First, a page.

AIRBNB and Palm Beach Tax Collector End Six-Year Battle
A six-year long lawsuit came to a conclusion on Monday, October 19, 2020, when the Florida Supreme Court declined an appeal by Palm Beach County Tax Collector Anne Gannon in favor of Airbnb, Tripadvisor and HomeAway (“Airbnb”).
In June 2019, Palm Beach County commissioners approved the requirement of the collection and taxes of Airbnb and others to pay to the tax collector. Tourist Development Taxes (TDT), also termed tourist tax, bed tax or resort tax, is a 5% charge on the revenue from short-term rentals of six months or less. TDT was aimed at online marketplaces that earn a commission from people renting out their properties to guests. These online reservation services accept payments from renters and then pass along the money to property owners.
Airbnb sued in response, citing the clause “unconstitutional and unlawful” as grounds to the tourism tax and claimed that they did not fall within the class of persons who had TDT obligations under the applicable statutes.
The crux of the argument was that such platforms do not own the properties, nor retain any physical control over the properties. They disputed that they are not parties to the rental arrangement, do not set the terms of the rentals, and are not compensated for providing accommodations. As a result, these online companies merely assist in reservations and hold no ownership or possessory interest in the properties.
Further, Airbnb argued that platforms, such as theirs, could not be defined as dealers. Fla. Stat. § 212.06(2)(j) defines “dealer” as “any person who leases, or grants a license to use, occupy, or enter upon” numerous types of short-term accommodations.
Gannon countered as to reasons why Airbnb, and other online platforms, did fall into this category and should be required to collect and remit the TDT. She alleged that since Airbnb does engage in the area of renting, leasing, or letting short-term properties, then it does exercise a taxable privilege. As such, they should be held as dealers since they accept payment on the property owner’s behalf.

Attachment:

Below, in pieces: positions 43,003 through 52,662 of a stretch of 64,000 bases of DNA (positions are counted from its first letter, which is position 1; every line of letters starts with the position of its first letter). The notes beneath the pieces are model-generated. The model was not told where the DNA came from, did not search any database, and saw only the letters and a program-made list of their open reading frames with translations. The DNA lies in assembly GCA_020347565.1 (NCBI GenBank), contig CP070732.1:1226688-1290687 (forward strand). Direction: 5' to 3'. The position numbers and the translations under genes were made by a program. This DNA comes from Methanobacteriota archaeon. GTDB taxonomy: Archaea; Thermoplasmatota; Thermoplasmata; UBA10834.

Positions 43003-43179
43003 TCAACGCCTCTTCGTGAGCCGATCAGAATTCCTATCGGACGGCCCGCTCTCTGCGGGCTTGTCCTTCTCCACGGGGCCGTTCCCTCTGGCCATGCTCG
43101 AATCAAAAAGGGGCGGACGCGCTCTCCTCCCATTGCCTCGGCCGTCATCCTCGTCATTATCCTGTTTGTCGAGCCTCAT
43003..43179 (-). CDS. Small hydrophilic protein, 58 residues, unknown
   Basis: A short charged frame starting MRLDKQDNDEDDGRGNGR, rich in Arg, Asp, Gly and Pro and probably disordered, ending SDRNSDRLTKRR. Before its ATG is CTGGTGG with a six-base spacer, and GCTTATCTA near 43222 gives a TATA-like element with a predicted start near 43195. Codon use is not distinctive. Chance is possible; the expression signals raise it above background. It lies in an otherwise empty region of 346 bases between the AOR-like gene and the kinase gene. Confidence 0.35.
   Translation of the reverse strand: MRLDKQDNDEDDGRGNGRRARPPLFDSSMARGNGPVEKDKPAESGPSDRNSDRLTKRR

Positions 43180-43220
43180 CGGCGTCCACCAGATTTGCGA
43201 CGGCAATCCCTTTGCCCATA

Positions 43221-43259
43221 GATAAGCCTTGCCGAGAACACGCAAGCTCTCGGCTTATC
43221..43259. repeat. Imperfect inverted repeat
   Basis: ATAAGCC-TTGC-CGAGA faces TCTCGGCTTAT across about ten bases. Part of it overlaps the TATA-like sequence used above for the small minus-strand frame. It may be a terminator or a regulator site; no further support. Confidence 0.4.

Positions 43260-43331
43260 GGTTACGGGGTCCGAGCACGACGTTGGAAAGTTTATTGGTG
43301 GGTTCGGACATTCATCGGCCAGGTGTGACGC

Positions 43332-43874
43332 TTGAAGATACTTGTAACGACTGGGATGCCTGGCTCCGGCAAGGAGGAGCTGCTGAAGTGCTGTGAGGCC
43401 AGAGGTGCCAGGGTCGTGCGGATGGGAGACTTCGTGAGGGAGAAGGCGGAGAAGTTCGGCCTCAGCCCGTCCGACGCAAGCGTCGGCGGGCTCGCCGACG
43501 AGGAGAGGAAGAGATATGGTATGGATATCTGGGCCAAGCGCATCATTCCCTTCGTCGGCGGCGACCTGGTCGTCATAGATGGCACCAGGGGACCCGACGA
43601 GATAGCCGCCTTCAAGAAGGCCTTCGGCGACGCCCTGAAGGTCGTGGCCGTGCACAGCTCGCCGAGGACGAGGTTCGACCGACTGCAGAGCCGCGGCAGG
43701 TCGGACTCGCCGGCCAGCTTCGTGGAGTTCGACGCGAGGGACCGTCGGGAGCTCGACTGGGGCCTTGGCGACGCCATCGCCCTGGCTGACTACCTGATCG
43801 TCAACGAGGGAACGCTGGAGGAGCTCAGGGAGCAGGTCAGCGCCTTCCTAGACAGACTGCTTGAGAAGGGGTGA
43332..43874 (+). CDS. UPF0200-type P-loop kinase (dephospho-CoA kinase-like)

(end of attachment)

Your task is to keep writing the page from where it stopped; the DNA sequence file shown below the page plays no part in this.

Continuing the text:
In a 2-1 decision in March 2020, the Fourth District of Appeals ruled, in favor of the platform companies. The ruling also aligned with Florida’s tax requirement of being “construed in the light most favorable to the taxpayer.” The conclusion was that the online companies would not be subject to the tourism tax and established that the online platforms did not fall within the classification.
The majority opinion looked to the definition of rent, lease or let as the permitting of possessory or use rights in a property. They stated that a dealer is able to grant a possessory interest in the property. It was determined by the court, under the county ordinance, that the online platform companies are simply conduits and do not have any possessory interests in the properties.
The dissent addressed areas of state law which focus on who receives the consideration in a lease or rental agreement. It is the opinion of the dissent, that the person who collects monies and remits the taxes are responsible for the taxes, placing it on the online platforms since they are the ones receiving payment.
Gannon’s challenged the decision of the 4th District Court of Appeals by filing on July 1, 2020 in Florida’s Supreme Court, where they declined review.
Brendan A. Sweeney, Esq., LL.M., of Sweeney Law, P.A., a boutique firm in Fort Lauderdale, Florida, regularly handles complex litigation matters throughout Florida. Brendan A. Sweeney, Esq., LL.M. is an AV Preeminent Martindale Rated Attorney, that has been recognized as a Florida Super Lawyer in 2021, 2020 and 2019, Florida Legal Elite in 2020 and 2019, and as a Florida Super Lawyer Rising Star in 2018, 2017, 2016, 2015, and 2014. If you have any questions and/or issues regarding vacation rentals, then contact Sweeney Law, P.A. at (954) 440-3993 immediately to protect your rights. www.sweeneylawpa.com.